To compare the relationship between environmental temperature and melanism, temperature was recorded three times a day (08:00, 14:00, and 20:00) in Wuhan by a thermometer that was in the experimental field. At the other four locations, the weather information was downloaded from the Internet (Table 1). According to a previous survey, one generation of green slender plant hoppers was approximately 30 days [25]; therefore, the mean temperature of the 30 days prior to the investigation date was calculated.

The effect of temperature on melanism

The eggs of green slender plant hoppers were collected from the field by cutting the water bamboo leaves with spawning marks in Wuhan. These eggs were placed in an artificial climate box at 26°C and L: D 16:8 h photoperiod. The nymphs were divided evenly and were maintained at seven temperature treatments (32°C, 30°C, 28°C, 26°C, 24°C, 22°C, and 18°C; L: D 16:8 h). For each treatment, the plant hoppers were fed with water bamboo leaf wrapped with wet cotton at the bottom in a glass tube (14 cm × 1.5 cm). Each tube contained one water bamboo leaf and 5 nymphs, and 100 individuals were used in each treatment. The leaves were changed daily. If mortality of nymphs occurred during the experiment, new first instar nymphs were added to keep the population density constant. After emergence, the adults were placed on a tissue paper to serve as a background, and the proportion of melanic morphs was recorded.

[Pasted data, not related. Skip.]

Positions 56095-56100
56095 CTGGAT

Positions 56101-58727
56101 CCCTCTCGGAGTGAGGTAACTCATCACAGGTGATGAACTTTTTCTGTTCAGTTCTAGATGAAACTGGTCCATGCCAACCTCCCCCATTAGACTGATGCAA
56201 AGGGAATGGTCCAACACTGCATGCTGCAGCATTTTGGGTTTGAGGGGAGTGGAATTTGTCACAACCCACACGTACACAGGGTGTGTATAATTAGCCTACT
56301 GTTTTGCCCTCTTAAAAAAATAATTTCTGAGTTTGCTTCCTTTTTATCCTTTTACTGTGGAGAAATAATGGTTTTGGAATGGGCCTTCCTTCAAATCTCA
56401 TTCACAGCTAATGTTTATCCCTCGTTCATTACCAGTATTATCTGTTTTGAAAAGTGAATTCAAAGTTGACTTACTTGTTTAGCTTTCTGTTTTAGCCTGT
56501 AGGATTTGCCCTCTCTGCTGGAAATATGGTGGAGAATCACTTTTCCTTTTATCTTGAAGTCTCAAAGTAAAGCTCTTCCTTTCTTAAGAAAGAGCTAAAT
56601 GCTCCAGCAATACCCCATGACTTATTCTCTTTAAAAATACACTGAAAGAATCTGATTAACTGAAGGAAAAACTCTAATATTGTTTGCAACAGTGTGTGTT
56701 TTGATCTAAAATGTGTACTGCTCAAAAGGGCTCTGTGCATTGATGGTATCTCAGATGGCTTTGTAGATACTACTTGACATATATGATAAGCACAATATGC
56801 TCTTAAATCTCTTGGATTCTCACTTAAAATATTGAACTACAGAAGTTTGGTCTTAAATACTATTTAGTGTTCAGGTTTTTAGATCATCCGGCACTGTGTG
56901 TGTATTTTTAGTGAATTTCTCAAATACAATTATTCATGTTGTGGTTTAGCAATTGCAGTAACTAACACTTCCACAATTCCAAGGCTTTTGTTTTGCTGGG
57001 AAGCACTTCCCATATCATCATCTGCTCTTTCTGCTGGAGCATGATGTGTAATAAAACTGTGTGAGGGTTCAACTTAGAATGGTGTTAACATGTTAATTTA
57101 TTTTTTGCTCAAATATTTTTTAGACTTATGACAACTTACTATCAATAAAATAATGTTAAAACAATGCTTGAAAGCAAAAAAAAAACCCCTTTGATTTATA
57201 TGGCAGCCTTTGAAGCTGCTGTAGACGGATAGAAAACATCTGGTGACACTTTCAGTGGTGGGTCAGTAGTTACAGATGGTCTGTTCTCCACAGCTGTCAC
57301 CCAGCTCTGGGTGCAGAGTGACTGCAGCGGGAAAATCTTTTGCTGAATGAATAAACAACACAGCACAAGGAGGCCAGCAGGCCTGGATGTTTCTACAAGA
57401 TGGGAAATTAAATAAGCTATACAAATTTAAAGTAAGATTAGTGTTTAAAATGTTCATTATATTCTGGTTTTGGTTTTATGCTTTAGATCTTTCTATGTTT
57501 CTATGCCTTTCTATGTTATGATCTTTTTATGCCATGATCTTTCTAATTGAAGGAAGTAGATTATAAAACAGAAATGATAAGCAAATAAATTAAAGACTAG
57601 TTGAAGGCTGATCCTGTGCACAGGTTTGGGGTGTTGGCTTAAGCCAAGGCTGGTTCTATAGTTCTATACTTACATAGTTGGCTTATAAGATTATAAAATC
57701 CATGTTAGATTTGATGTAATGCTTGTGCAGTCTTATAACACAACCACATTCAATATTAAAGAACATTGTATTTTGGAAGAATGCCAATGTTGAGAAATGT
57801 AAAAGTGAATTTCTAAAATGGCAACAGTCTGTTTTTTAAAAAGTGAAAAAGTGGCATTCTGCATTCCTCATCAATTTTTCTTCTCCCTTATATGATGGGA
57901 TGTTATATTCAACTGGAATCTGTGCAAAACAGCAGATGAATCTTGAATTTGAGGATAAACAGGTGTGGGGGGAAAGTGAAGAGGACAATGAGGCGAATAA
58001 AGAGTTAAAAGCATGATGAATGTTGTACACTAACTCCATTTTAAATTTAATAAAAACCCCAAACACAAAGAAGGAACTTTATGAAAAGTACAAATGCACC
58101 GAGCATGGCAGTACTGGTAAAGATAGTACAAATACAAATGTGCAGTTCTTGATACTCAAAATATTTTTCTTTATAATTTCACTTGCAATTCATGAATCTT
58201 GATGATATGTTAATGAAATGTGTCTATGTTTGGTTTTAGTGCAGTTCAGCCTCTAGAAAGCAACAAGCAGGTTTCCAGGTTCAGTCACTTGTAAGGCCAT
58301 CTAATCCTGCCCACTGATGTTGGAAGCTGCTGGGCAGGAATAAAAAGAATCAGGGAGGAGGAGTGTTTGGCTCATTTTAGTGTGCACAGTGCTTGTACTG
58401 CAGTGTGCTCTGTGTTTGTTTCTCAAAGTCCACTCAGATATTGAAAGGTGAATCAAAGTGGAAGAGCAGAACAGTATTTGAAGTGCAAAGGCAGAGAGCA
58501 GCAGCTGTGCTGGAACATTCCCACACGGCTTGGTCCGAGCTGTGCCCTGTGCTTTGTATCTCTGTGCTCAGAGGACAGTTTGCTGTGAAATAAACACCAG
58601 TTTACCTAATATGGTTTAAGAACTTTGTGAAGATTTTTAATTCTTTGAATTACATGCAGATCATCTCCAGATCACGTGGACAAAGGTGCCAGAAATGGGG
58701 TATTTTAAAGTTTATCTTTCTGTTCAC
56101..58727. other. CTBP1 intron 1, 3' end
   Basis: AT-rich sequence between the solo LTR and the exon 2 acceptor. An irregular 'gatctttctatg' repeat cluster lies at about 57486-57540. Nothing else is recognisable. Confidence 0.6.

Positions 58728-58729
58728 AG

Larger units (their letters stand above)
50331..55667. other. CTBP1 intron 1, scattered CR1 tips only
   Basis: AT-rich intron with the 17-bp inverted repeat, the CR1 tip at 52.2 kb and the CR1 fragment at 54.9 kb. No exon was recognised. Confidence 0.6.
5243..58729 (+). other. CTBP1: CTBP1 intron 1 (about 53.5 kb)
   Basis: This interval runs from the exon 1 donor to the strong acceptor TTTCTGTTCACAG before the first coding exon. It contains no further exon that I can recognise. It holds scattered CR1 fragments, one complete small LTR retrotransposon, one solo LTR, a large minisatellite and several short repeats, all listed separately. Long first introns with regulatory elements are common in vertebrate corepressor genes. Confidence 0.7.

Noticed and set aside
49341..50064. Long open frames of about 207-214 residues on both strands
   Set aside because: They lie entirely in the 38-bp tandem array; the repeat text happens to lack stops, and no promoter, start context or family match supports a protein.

Circulating PO activity assay

The circulating PO activity was compared in nymphs near emergence (two to three days after the fifth instar, according to a pre-experiment [23]) that were reared from the first instar under three temperature treatments (22°C, 26°C, and 30°C). To extract PO, 20 nymphs were homogenized in 0.5 ml of 0.1 mol/l pre-cooled PBS buffer (pH = 7) with a glass homogenizer and then were centrifuged at 4°C and 10,000 r/min for 10 min. The supernatant was carefully transferred into a precooled 1.5 ml eppendorf tube. The substrate used was catechol. Catechol (0.25 ml of 0.01 mol/l) was added to 0.25 ml of 0.1 mol/l PBS buffer (pH = 6.2) and incubated at 30°C for 10 min. The insect homogenate (0.4 ml) was added to the mixture. The change in OD was recorded at 420 nm at 10 min by a spectrophotometer (UV-1800, Shimadzu Suzhou Instruments Mfg. Co., Ltd.). In the present study, one PO unit was defined as the amount of enzyme that increased the OD by 0.01 per min, and the enzyme activity was expressed as PO units per g sample [26].

Statistical analyses

Chi-squared test was employed to analyze (1) the variation of melanism in the field (2) the effect of temperature on melanization. We used one-way ANOVAs and pair-wise assessment was done using the Multiple Range Test method to analyze the PO activity of the two morphs. All analyses were conducted by SPSS Statistics 17.0.


Field investigation

The field investigation found melanism in S. procerus in all four primary water bamboo producing areas; however, the proportion of melanic morphs was different in the four areas. The proportion of melanic morphs in Suzhou was significantly higher than the proportions found in Anqing (Pearson Chi-square = 99.190, df = 1, P<0.001), Jinhua (Pearson Chi-square = 101.434, df = 1, P<0.001) and Changsha (Pearson Chi-square = 99.190, df = 1, P<0.001). And the mean temperature of Suzhou was the highest when the investigation was conducted (Fig 2).